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Davis, California

Tuesday, May 28, 2024

Domes cooperative housing to come to an end

After almost 39 years of providing cooperative housing and experiential living for UC Davis students, the 14 dome structures at Baggins End will be taken down.

Student Housing released a letter to the 26 current Domes residents informing them of its decision to not renew the leases that end on July 31.

In the letter, Associate Vice Chancellor of Student Affairs Emily Galindo said the costs of ADA improvements, addressing health and safety concerns and bringing the Domes up to current building codes was too substantial.

Each dome was estimated to cost $43,000 to make the necessary changes, said Associate Director of Student Housing Ramona Hernandez.

“It is clear that such a significant financial investment in the current Domes structures is not a good use of students’ rents, the present reserve and a loan that would create substantial liability for future residents,” Galindo said in the letter.

Even though the initial building loan was paid off in 1980, the residents’ rent has gone toward utilities, maintenance, administrative oversight, student programs, fire and police services and the construction of other buildings like the Yurt and the greenhouse, Galindo said.

“You can imagine over time, with operational expenses, we have only been able to put a certain amount in reserves,” she said.

However, residents are not taking Student Housing’s letter as the final say in the matter, said Teal Miller, a senior animal science major and current Domes resident.

On Feb. 21, the Domes community held a brainstorming session with current community members, alumni and supporters to discuss ways to preserve the community.

“We believe Student Housing does a good job with first year housing, but cooperative housing is different,” said Veronica Pardo, a community development graduate student and current Domes resident. “Our goal is the continuity for a community we cherish.”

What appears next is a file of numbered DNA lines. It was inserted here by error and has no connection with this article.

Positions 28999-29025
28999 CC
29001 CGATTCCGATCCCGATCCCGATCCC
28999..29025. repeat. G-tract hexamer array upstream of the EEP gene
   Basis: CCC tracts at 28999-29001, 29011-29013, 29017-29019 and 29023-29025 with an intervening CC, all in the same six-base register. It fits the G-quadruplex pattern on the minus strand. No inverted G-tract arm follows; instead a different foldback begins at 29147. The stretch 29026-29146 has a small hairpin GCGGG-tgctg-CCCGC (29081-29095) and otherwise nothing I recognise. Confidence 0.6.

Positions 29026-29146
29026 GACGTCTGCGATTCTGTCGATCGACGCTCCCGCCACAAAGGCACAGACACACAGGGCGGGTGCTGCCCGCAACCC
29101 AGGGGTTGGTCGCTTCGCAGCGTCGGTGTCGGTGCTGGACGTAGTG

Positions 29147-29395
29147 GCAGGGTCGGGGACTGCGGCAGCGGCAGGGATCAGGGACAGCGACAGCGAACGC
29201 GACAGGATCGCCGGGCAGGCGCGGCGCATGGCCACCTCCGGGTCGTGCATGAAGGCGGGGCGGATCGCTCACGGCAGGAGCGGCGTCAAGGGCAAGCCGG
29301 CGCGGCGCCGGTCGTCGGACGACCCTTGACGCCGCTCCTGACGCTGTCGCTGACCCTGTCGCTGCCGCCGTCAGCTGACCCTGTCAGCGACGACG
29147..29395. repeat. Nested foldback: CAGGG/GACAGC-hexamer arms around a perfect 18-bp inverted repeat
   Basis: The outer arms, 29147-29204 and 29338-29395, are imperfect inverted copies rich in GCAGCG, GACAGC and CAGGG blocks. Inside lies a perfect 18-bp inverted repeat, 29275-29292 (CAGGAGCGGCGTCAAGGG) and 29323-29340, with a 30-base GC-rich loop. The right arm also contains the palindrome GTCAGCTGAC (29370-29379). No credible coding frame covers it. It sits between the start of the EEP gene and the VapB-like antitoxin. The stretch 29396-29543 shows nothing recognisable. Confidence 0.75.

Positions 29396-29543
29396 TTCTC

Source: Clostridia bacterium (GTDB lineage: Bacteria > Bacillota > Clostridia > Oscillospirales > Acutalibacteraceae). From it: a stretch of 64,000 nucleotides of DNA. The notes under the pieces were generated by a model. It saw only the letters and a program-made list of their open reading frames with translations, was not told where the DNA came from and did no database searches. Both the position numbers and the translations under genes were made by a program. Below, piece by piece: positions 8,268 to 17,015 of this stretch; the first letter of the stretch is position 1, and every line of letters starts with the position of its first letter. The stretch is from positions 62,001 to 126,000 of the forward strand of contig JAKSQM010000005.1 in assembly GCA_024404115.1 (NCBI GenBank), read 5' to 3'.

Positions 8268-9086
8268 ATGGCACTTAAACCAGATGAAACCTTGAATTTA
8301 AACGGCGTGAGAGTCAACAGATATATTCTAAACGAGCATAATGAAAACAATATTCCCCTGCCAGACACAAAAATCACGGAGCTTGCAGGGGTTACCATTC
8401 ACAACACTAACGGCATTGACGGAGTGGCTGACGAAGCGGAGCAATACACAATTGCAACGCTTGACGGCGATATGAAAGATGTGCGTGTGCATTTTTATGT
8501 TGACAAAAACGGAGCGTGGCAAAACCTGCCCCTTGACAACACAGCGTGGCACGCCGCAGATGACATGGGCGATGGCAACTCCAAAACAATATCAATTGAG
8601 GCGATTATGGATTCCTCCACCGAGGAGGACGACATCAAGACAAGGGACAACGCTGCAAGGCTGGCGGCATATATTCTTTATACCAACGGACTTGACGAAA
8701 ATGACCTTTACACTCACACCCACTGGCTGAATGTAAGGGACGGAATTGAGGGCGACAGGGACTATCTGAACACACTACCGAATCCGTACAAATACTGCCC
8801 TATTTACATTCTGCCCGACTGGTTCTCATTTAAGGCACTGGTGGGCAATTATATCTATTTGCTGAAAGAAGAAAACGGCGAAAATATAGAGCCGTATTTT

It would be nice to save the current structures for historical purposes, but the change for the community at this point is simply structural, Pardo said. The community needs to exist at the same location in some way.

As of now, Student Housing intends to take down the Domes due to safety related issues, but not everything will have to go.

“We are going to preserve the commons area, the gardens, the Yurt and Herb Hall,” Hernandez said. “The current residents can form a registered student organization. [Student Housing] will enter into an agreement with them, where we will make it possible for them to be able to use the previously mentioned places. They can still have a presence on campus, but they can’t live at the site.”

The future of the space where the Domes are currently located is still undecided.

“[Student Housing] has recommended that the land continue to be used by a future living/learning community,” Galindo said. “We support a similar style community at that location and have no different plans to utilize that space.”

The Sustainable Living/Learning Task Force, chaired by Associate Vice Chancellor for Campus Planning and Community Resources Bob Segar, will help create the next generation of cooperative housing at the current Domes location.

“We know that the Domes have a very long tradition, and that the students who live there are very passionate about it,” Galindo said. “We admire that and believe it’s a good thing. It says a lot about the program, and we want to have those types of options for students.”

Hernandez estimates that it will be three to five years before another cooperative community will open.

Student Housing has offered assistance to help current Domes residents find housing for next year.

“It was very important to us that we provide [housing] information as early as possible, so they can look at their options for next year,” Galindo said. “We have provided them with information about on and off campus housing availability. We also have a staff member who is available to provide personal assistance.” Still, some residents are hesitant to look for housing for next year. “To look for new housing would say we are giving up, which we are not,” Pardo said.

MICHELLE MURPHY can be reached at campus@theaggie.org.


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